IBM & Microsoft Vs. Piracy war (Full Version)

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WinThusiast -> IBM & Microsoft Vs. Piracy war (8/4/2004 7:10:27 AM)

Microsoft products and peripherals like Photoshop, Page Maker, MS office, Corel Draw and so on are sold for less than one tenth of their retail price. Advertisements keep popping up on my computer day in and day out. I used to routinely delete them and think no more of it. But yesterday, when another pop up, this time an ad of IBM's Linux did, it set me thinking.

For the uninitiated, IBM is the most internationally pirated form of computers. Their nearest rivals Apple Corp can't hold a candle to them. Of course, the above sentences shouldn't in any way be taken as a comment on their performance or quality.

Now let us get to the moot question: why are Microsoft products being sold like there is no tomorrow? Why did yesterday's bestsellers become duds today?

One should go into the background, of how Microsoft became the giant it is today ,to understand this phenomenon. Initially, all computers were operated with a MS DOS (Micro Soft Disk Operating System). This series was released in 1981 and naturally, widely pirated. While IBM's machines were sold on licence to others in the ASEAN area, Microsoft came up with a revolutionary product, Windows. Unlike IBM, Microsoft's boss Bill Gates had absolutely no problem when his flagship product was pirated left, right and centre. It soon came to pass that windows became an operating system for all computers in all countries.

Wherever the laws of patents and other intellectual property rights were enforceable, Windows made a killing.

Bill Gates became a multi billionaire and called himself Chief Software Architect of Microsoft. Meanwhile, IBM was happy that it was receiving a small amount of royalty from those who deigned to pay them and let it go at that.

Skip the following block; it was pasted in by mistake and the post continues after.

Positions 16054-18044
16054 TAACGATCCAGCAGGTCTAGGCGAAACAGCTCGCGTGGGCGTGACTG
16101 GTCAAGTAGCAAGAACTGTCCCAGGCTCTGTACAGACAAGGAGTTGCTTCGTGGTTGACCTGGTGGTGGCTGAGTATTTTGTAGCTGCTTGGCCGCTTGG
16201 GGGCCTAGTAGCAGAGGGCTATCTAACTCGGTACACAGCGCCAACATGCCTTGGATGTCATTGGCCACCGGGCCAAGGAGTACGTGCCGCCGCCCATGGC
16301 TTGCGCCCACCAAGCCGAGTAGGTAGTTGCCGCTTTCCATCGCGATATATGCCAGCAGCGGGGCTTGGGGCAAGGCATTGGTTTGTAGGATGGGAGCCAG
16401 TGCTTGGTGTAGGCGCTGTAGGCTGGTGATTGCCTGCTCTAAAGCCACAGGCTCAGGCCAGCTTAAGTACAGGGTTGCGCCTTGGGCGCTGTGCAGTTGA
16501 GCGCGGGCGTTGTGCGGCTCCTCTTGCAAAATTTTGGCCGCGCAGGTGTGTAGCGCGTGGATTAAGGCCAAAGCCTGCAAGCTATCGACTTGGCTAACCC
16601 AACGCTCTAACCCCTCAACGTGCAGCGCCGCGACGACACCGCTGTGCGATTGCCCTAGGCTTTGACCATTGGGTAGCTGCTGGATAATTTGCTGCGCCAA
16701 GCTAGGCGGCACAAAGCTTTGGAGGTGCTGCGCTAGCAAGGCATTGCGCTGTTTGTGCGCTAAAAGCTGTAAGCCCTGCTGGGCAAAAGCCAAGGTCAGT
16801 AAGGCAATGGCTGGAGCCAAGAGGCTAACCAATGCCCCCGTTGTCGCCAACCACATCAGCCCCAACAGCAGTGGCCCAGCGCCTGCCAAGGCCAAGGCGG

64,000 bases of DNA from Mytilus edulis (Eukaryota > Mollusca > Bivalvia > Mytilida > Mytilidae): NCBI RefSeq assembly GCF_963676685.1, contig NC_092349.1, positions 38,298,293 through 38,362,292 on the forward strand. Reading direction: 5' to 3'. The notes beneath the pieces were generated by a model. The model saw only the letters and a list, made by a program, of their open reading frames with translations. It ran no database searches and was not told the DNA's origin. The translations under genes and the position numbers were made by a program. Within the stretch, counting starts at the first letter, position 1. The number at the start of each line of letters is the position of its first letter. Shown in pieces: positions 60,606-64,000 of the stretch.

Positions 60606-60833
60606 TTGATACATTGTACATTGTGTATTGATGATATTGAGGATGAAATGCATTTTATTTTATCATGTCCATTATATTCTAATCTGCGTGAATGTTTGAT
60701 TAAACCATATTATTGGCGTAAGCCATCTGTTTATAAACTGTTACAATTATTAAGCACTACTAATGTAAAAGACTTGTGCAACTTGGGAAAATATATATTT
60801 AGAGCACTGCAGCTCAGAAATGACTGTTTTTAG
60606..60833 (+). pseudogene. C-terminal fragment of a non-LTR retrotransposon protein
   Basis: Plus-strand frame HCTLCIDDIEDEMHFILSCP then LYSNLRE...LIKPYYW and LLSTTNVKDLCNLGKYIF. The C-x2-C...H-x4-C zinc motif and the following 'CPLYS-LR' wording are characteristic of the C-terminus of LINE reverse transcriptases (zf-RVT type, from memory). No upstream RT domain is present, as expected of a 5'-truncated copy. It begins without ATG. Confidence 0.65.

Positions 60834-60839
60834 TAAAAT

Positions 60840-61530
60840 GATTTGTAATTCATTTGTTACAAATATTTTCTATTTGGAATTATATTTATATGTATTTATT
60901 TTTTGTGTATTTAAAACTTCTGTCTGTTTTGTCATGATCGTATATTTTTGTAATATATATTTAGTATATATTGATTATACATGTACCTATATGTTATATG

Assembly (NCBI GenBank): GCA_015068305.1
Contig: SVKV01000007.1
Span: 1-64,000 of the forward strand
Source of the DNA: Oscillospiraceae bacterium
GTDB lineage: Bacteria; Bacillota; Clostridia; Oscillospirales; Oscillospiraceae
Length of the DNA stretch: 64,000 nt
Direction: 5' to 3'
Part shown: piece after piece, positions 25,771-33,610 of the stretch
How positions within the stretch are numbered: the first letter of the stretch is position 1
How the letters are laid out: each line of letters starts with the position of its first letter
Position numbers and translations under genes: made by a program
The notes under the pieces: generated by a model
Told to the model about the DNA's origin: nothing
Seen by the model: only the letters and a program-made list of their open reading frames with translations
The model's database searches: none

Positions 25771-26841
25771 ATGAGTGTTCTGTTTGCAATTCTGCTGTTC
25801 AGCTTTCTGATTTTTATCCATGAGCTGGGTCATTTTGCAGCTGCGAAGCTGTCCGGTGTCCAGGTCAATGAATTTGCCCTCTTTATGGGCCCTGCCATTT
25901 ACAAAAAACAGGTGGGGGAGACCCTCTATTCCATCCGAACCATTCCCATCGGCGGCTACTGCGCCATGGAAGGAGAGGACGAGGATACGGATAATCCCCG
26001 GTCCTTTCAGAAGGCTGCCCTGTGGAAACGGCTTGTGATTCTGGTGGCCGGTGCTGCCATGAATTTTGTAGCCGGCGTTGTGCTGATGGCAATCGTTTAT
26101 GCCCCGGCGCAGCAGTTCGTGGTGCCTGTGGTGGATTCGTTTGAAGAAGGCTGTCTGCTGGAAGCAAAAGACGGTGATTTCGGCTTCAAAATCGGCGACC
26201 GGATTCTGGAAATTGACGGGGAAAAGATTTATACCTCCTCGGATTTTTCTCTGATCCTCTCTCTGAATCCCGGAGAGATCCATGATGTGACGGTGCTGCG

That was the state of affairs till recently. Now, IBM which has a stranglehold over the hardware end of computers, is intent on taking over the software end as well.

About two months ago, they had aggressively begun advertising their product LINUX in the Indian market. It could be downloadable freely from the internet and there was no price tag. More importantly, Linux was compatible with Windows.

Sometime ago, another company Netscape – which was Microsoft's competitor tried its best to edge Gates' product and got nowhere. Such was the power of Bill – who reportedly made several thousand dollars a minute.

I've often heard 'facts' bandied around that go something like, "If Bill Gates were to come across a wad of notes worth $10,000 lying on the ground, it wouldn't be worth his while to bend down and pick it up." Now, if it isn't worth his while to pick up $10,000 it must be worth his while to pick up some amount of money, i.e. there must be some threshold value. While Bill Gates' may have a threshold value of, say, $12,690, for the rest of us it will be much lower."

The above paragraph is a short extract from a write up on Bill Gates in a very famous website.

In other words, unless US $12,690 are lying on the ground unattended, it wouldn't be worth good ole' Bill's time. That was true as of a month ago.

The truth in such a claim was chipped away by IBM. Microsoft is being bearded in its own den, by the very products that used them and made them rich. Now IBM has woken up.